Avatar
handlebarcam [1061 posts] 1 year ago
2 likes

Other news sources are saying that, although he plead guilty to assault, the court chose to  merely admonish and dismiss him on that charge. And because of that, he probably gets to keep his job, making money using a public resource he has clearly demonstrated his inability to be trusted to use sanely and safely.

I wonder how far away from your car you have to venture for your violent crimes to not be punished beyond the slap on the wrist you get for "careless driving". One hundred metres? Two hundred? Does the court take into account whether you keep the engine running?

Avatar
OldRidgeback [2826 posts] 1 year ago
1 like
bikebot wrote:

Hopefully there will be consequences for him with Glasgow City Council as well.

 

That's Edinburgh, not Glasgow. It's like something happening in Manchester and then talking about Liverpool.

Avatar
maldin [147 posts] 1 year ago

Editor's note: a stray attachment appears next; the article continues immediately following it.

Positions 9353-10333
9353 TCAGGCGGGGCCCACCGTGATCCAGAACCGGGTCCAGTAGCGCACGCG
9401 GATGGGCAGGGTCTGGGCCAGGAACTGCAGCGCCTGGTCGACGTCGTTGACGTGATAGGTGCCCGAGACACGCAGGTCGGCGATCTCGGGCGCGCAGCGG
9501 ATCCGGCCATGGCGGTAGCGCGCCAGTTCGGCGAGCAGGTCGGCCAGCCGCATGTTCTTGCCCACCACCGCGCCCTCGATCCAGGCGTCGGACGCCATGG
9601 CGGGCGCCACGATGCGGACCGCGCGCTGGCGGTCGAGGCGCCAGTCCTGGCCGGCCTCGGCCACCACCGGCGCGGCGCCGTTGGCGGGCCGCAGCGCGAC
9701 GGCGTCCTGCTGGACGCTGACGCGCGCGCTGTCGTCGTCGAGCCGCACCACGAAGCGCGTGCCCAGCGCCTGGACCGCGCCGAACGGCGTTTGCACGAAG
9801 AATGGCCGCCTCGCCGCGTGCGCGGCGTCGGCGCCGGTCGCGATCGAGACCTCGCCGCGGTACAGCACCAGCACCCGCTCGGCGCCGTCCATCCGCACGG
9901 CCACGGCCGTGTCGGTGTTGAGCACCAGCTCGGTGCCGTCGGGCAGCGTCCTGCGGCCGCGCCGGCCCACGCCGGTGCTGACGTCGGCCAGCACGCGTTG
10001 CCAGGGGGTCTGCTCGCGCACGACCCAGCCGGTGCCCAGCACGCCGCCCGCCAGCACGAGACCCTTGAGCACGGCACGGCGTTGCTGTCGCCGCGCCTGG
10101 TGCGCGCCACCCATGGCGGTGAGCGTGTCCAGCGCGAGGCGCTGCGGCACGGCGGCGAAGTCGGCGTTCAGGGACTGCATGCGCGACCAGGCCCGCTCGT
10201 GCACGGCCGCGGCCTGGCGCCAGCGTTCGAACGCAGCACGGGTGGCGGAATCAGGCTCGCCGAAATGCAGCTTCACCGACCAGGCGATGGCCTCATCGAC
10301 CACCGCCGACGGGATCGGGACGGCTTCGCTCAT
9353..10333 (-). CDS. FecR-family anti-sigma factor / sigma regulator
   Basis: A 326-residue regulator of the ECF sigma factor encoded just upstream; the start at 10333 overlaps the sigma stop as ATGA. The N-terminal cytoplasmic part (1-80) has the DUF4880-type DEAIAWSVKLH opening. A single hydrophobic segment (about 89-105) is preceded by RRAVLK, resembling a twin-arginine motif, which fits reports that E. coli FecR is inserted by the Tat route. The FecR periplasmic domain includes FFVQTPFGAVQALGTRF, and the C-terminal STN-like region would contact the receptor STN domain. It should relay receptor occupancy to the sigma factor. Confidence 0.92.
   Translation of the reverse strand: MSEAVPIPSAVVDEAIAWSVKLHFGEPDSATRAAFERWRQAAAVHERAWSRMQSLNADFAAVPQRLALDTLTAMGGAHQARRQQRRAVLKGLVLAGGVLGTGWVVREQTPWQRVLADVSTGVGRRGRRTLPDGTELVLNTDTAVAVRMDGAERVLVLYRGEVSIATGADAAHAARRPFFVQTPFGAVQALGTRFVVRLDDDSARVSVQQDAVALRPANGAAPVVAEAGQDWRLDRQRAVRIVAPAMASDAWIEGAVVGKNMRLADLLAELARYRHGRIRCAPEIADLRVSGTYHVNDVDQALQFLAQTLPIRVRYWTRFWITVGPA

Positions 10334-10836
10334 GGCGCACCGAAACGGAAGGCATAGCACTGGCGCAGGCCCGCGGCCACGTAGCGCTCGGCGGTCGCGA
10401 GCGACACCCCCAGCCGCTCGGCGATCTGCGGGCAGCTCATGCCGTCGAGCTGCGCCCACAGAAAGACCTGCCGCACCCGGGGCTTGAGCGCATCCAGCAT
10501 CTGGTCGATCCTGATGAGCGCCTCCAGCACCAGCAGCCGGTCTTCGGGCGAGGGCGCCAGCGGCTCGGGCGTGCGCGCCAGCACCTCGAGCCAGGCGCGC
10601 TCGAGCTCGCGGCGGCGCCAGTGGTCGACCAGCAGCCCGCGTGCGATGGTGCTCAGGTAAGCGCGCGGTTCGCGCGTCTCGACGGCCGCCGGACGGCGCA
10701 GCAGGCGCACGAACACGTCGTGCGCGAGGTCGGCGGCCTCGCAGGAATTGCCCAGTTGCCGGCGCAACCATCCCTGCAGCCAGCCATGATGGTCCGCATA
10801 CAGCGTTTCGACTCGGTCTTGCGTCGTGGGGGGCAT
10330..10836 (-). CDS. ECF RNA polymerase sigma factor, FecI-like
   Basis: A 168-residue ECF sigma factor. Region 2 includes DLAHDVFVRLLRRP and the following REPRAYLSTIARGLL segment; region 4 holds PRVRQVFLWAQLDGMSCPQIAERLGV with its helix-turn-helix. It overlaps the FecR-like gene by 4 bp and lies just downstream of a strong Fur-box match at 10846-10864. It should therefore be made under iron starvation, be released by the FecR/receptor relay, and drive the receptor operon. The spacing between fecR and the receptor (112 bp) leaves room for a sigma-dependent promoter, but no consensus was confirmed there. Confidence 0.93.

1 like

Non sarcastic question. Is the punishment for assaulting someone without provocation simply £350? Obviously without a car involved there wouldn't be any points involved. So if I walk up to someone in the highstreet and punch them  in the face I can expect to get away with a £350 fine and nothing more?

Avatar
steviemarco [236 posts] 1 year ago
0 likes

It's not the answer, but, should have turned the camera off and beat the shit out of the taxi driver! I'm a bad person I know!angel

Avatar
fenix [835 posts] 1 year ago
3 likes
steviemarco wrote:

It's not the answer, but, should have turned the camera off and beat the shit out of the taxi driver! I'm a bad person I know!angel

 

And then you'd be getting the £350 fine and possibly a jail sentence. Brilliant. Well done. 

Avatar
wilkij1975 [29 posts] 1 year ago
3 likes

I'd love to see a video of someone doing this to a cyclist and then getting a kicking from said cyclist! It's not right but would definately make me chuckle.

Avatar
brooksby [2697 posts] 1 year ago
2 likes

I've just watched the video. I can't believe how far ahead this taxi driver went, before waiting to ambush the cyclist...  Seems completely insane.